An Evening with Derek Landy
Following the phenomenal success of his Skulduggery Pleasant series, Derek Landy has just released the second book in his Demon Road trilogy: Desolation. And (much to my fangirlish delight), his pre-publication tour brought him to Liverpool. Excitement ensued.
In the words of the man himself, Demon Road focuses on ‘the relatable troubles of a teenage girl who wakes up one day to find out that her parents are demons…the kind that want to kill (and eat) her.’ When asked about the conception of his gory premise, Derek recalled how it began as a ‘homage to American horror’ and grew from there. ‘It nods to a lot of my favourite horror films,’ he claimed. ‘Demon Road is about an American road trip. And at each new location, there’s a new horror to face. Every place has a sense of history, and Amber and Milo [the trilogy’s main protagonists] arrive right in the middle of every adventure, into a story that’s already unfolding. If they had never turned up, I’m sure that there would have been another hero to save the day.’
The development of Demon Road‘s characters, meanwhile, was a sort of reaction against those in Skulduggery Pleasant. ‘I had to scrap the first third of Demon Road.’ Derek explained. ‘Amber was too confident, and Milo was too chatty. They were just Valkyrie and Skulduggery [the main protagonists of Skulduggery Pleasant] driving around in a new car. And I couldn’t repeat myself. So, Milo became the strong silent type, and I took away Amber’s confidence. She immediately became much more human (even though she can transform into a demon). She’s not classically beautiful, and she’s full of the doubts and insecurities that affect teenagers of all genders.’
Derek then explained the addition of Glen, the down-on-his-luck teenager who eventually joins the duo on their trip. ‘Glen was needed. Amber is too shy and uncertain – she hasn’t found her voice yet. But with Milo as the strong, silent type, I suddenly had a book about two people sitting in a car not saying anything. So, I brought in Glen as a humorous voice to alleviate the gloom. He’s innocent, he’s annoying and he talks too much – kind of like Fletcher Renn [of the Skulduggery Pleasant series]. Sometimes, if you take a caricature and spend enough time on them, they become a character you can care about.’
Derek clearly has fond memories of writing Skulduggery Pleasant, and could tell us where several of the characters are today. ‘Of course, China is supreme mage of the world,’ he laughed. ‘She rebuilt the fallen sanctuaries after the war and put her own people in – so she’s very happy. Scapegrace and Thrasher are running a bar and still bickering. Valkyrie has been suffering from PTSD – after the war, she cut herself off from all she knew. She’s still traumatised, but now she’s slowly stepping back into her life.’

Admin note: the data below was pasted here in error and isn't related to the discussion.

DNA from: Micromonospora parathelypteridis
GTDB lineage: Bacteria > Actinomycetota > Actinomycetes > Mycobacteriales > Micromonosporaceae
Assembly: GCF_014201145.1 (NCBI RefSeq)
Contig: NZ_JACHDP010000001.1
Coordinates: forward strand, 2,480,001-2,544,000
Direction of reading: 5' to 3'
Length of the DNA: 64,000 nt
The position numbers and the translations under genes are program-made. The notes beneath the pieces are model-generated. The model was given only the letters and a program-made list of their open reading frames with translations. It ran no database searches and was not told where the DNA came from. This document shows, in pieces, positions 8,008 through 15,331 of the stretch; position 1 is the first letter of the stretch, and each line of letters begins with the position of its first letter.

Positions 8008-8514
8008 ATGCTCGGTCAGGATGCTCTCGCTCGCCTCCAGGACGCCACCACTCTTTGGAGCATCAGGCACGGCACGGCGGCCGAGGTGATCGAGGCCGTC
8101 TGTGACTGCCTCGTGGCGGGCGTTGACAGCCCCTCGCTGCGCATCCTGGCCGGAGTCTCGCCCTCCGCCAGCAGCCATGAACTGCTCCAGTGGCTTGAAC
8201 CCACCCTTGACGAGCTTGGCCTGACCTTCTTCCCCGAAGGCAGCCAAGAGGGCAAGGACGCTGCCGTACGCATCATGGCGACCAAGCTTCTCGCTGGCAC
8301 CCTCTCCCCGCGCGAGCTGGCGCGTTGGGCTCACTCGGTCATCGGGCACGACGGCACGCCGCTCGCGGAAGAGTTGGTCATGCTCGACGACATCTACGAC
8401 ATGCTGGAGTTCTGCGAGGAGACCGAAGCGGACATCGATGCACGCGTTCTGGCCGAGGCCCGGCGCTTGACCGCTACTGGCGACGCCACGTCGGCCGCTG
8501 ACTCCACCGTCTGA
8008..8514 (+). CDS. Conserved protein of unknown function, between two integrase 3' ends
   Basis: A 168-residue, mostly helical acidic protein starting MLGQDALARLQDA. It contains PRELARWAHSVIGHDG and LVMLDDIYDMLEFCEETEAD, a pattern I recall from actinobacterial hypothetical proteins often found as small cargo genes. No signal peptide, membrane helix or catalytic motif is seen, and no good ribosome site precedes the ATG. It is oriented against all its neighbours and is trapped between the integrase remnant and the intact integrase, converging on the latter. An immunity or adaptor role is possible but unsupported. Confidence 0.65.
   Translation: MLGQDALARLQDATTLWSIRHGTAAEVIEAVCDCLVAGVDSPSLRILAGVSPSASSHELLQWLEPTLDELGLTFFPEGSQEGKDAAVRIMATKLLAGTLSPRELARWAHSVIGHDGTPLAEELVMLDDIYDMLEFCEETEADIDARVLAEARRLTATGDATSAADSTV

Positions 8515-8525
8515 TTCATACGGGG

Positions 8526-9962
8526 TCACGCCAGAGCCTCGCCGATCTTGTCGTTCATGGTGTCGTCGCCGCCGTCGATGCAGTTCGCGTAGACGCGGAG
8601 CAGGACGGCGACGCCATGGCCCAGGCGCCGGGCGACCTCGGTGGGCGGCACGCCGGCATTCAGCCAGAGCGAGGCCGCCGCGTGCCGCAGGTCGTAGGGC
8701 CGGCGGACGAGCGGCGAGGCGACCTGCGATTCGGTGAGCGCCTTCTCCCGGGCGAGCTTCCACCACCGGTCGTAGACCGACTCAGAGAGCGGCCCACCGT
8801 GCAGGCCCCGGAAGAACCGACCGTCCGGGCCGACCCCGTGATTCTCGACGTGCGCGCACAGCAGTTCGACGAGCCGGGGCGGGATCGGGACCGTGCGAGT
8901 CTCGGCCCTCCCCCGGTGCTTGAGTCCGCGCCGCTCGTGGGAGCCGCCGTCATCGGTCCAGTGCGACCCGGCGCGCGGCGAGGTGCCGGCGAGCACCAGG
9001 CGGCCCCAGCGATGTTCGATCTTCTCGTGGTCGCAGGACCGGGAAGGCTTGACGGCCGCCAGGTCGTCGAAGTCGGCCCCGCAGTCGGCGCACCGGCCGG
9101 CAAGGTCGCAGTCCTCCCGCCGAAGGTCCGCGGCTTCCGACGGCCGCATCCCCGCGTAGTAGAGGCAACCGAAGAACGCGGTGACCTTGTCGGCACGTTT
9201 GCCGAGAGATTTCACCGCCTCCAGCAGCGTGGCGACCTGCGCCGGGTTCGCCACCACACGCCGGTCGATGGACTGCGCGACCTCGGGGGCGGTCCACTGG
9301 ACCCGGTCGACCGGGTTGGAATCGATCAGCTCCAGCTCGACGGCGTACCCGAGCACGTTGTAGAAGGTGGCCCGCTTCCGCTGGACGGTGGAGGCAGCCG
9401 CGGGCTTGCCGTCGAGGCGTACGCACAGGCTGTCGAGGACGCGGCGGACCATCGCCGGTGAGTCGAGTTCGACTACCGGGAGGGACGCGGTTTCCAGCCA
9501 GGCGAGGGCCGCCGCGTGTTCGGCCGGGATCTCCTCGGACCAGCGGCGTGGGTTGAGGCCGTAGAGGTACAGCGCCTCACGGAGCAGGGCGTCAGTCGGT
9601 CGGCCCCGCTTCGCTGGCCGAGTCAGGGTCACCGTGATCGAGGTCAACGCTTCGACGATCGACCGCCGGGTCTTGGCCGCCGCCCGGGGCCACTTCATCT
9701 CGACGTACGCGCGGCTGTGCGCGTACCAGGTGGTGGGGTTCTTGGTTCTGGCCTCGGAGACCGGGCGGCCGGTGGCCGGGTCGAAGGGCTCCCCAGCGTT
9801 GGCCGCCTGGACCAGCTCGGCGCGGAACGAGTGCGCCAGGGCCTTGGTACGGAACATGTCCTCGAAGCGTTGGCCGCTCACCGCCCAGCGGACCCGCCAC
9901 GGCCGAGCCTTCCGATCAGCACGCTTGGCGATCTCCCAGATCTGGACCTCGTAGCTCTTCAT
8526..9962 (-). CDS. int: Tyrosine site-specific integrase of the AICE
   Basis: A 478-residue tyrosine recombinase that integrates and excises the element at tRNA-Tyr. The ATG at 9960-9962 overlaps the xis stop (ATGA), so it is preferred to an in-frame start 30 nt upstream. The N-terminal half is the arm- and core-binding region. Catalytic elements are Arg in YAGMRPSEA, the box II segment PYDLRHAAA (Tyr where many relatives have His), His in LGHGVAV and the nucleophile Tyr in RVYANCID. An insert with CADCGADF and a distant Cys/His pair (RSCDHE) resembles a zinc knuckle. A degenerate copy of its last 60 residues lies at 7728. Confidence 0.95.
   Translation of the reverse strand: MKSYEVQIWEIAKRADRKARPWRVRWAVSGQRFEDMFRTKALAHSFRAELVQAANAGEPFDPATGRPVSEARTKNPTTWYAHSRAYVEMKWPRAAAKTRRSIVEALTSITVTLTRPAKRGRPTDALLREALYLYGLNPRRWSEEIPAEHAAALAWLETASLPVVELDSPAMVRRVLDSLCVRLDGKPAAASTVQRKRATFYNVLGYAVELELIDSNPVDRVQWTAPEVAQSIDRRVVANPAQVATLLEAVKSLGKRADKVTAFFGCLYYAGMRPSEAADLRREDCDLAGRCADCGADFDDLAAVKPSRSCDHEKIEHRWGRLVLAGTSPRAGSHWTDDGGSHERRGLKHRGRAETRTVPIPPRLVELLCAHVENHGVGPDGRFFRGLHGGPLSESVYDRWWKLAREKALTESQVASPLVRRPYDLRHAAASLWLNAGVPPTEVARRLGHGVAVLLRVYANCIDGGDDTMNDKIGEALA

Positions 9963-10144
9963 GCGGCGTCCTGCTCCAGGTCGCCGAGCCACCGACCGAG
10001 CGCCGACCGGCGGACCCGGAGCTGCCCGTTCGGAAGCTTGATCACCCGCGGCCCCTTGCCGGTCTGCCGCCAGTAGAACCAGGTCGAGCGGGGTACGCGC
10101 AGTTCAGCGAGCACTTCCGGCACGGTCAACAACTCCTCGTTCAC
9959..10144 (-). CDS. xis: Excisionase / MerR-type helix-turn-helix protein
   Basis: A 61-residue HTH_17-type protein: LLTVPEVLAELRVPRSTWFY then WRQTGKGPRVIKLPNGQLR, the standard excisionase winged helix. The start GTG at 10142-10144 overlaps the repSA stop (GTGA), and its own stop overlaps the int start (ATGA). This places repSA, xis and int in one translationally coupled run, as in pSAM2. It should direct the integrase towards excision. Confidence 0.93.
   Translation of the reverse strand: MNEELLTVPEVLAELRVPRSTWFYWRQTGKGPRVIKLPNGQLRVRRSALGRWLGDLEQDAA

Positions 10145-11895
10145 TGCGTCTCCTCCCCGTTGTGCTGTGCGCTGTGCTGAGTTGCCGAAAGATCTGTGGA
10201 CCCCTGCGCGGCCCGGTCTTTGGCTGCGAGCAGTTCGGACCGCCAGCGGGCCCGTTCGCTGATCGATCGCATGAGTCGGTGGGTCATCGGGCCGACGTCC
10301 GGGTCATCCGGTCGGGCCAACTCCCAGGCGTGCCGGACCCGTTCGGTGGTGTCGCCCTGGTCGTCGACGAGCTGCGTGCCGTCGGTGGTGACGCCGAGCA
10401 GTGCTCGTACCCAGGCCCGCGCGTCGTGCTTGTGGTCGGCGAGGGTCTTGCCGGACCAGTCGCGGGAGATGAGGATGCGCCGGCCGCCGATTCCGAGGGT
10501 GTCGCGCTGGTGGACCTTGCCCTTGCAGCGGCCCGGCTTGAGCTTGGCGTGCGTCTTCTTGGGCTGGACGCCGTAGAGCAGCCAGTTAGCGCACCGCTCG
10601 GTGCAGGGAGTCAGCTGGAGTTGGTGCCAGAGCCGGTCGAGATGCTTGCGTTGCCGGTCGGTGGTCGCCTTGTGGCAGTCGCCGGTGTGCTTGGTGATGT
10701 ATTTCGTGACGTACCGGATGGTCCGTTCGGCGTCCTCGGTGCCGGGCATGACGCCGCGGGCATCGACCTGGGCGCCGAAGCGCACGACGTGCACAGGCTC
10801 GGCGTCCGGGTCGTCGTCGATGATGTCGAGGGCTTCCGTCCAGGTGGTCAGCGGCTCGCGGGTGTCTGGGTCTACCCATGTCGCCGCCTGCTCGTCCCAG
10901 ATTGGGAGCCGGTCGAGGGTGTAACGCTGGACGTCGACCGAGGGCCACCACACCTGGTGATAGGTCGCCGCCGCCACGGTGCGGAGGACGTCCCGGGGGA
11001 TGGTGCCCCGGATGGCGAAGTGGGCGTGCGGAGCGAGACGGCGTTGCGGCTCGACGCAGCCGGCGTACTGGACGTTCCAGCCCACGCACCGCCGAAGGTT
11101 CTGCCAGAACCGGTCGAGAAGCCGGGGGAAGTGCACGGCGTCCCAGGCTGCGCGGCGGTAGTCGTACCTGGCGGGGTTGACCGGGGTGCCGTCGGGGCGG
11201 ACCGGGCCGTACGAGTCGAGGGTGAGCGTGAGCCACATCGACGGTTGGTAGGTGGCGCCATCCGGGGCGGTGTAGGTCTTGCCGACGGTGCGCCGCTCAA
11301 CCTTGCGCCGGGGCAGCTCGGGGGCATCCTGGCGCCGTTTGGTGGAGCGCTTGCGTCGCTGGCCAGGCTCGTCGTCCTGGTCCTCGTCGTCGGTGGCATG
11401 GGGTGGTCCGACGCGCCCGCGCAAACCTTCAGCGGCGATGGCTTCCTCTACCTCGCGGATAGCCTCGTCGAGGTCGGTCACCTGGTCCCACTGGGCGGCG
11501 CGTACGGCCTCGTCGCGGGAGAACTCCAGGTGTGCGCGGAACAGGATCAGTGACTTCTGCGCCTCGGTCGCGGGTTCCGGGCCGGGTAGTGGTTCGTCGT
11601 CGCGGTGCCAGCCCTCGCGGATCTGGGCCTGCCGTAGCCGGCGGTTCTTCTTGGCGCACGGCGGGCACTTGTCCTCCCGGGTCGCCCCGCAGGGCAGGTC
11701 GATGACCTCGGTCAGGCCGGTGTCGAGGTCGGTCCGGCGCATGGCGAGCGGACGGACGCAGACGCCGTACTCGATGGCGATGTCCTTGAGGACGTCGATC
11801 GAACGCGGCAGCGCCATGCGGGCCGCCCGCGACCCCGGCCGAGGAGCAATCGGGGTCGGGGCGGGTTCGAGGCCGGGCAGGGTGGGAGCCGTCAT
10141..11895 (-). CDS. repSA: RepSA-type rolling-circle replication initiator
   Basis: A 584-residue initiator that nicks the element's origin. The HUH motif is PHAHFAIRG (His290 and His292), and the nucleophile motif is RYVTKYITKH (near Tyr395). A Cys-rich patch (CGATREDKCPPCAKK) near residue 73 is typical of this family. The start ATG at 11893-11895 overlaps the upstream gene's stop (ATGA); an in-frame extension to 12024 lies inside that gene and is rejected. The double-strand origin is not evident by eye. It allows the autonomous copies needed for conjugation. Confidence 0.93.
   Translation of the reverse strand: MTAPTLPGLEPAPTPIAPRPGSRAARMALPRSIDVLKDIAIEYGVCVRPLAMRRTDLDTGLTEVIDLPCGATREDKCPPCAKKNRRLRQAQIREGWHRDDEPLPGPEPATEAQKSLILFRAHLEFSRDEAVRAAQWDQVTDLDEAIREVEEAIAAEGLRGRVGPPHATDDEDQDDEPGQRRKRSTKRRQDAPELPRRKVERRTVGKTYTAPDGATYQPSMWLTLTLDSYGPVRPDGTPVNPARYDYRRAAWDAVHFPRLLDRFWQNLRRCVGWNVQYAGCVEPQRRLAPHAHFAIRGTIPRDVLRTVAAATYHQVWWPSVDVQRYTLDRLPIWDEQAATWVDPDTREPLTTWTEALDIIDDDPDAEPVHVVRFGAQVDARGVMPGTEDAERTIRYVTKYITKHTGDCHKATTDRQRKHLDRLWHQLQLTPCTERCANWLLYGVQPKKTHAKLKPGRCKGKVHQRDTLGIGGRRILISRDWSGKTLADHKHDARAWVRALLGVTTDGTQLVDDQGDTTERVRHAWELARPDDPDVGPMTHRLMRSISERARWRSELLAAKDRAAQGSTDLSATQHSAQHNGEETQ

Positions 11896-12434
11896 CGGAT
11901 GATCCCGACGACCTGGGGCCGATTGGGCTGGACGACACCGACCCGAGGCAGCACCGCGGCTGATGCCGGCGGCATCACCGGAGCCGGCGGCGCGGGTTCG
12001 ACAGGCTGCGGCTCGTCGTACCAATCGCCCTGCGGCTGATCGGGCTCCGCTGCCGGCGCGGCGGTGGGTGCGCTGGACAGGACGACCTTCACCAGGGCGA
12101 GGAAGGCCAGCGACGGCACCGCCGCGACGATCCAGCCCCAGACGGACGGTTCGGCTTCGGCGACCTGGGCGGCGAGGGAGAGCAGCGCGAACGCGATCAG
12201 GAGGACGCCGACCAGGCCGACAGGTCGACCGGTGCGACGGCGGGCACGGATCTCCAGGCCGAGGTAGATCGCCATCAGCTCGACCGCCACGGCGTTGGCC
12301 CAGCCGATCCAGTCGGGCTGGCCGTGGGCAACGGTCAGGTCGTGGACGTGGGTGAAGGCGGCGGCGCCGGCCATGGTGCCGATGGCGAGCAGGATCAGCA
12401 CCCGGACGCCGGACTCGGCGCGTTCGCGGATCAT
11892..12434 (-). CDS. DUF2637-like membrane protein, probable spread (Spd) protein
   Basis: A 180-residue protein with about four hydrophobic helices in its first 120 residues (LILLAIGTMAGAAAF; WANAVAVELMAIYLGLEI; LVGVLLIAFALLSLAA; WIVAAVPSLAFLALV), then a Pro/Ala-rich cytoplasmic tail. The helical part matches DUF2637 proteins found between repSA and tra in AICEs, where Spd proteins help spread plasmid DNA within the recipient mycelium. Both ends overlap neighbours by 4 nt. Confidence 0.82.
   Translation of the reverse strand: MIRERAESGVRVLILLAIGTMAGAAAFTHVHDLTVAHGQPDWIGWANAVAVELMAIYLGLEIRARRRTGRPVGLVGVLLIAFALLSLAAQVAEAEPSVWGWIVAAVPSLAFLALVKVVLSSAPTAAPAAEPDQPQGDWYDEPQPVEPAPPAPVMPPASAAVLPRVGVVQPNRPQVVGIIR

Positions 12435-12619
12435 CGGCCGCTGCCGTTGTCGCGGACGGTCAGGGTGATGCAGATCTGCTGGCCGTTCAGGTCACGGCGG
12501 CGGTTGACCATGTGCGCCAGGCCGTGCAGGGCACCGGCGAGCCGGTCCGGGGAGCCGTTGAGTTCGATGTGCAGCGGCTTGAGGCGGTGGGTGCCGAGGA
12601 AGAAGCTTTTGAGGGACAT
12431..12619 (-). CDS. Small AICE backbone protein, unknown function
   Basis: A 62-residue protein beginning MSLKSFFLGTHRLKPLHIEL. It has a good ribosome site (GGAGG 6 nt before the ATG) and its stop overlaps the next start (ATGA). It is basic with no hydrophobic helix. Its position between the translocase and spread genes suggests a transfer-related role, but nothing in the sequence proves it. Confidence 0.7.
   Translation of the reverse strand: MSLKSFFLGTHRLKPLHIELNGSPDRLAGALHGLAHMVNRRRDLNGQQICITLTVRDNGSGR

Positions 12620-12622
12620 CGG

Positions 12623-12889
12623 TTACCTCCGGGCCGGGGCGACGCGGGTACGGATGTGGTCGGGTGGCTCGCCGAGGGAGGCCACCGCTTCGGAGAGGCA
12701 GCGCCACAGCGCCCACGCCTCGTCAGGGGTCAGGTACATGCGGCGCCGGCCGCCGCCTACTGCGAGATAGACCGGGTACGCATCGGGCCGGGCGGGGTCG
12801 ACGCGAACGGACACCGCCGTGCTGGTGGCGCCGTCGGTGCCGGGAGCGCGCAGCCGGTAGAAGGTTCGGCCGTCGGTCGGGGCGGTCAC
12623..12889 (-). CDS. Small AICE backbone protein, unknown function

Demon Road was just one of many options that Derek considered after the end of his beloved SP series. ‘I was going to start a sci-fi series,’ he remembered. ‘But while spaceships are cool, describing them is just so boring. My second idea was a time travel series. I was actually approached by the BBC to write an episode of Doctor Who, but I said no because I like to kill people, and I didn’t think that would go down very well. Readers never trust me. We have a kind of unspoken pact – the moment that you start to fall in love with a character, I will probably kill them.’
Derek was then asked how he settled on Demon Road. ‘It was the story that resonated,’ he answered. ‘It was the one that would draw the human response, and not just the “geek” response. The idea of parents who want to kill their child makes readers think “what would I do in that situation?” and they begin to empathise. People have children to continue their bloodline – it’s their attempt at immortality. But Amber’s parents did it to stay young, strong and powerful. Bill and Betty [Amber’s parents] are a love story; any children they raise are just fodder.’
Of course, the big question of the Skulduggery Pleasant film came up. Much to my relief, Derek assured us that it should/will happen…eventually. ‘I’ve written the script and it’s good,’ he said. ‘And when American Monsters [the third book in the Demon Road trilogy] is finished, that’s when we’ll start pushing for the film again. If I was directing, I might consider putting fans in it, as extras…it depends how much they’d pay me!’
Speaking of American Monsters, here’s what we can expect from the final instalment, straight from the source: ‘So Demon Road was a road trip, and Desolation is an adventure that takes place in one spooky town – Desolation Hill in Alaska. American Monsters is…a road trip with a twist. The start of it will basically be Gremlins – furry little monsters in tennis outfits. The rest is pure trauma.’
So there we have it. Derek Landy is an author who covers talking skeletons, ruthless mages, serial killers, child-eating demons and gremlins. How can anyone not be a fan?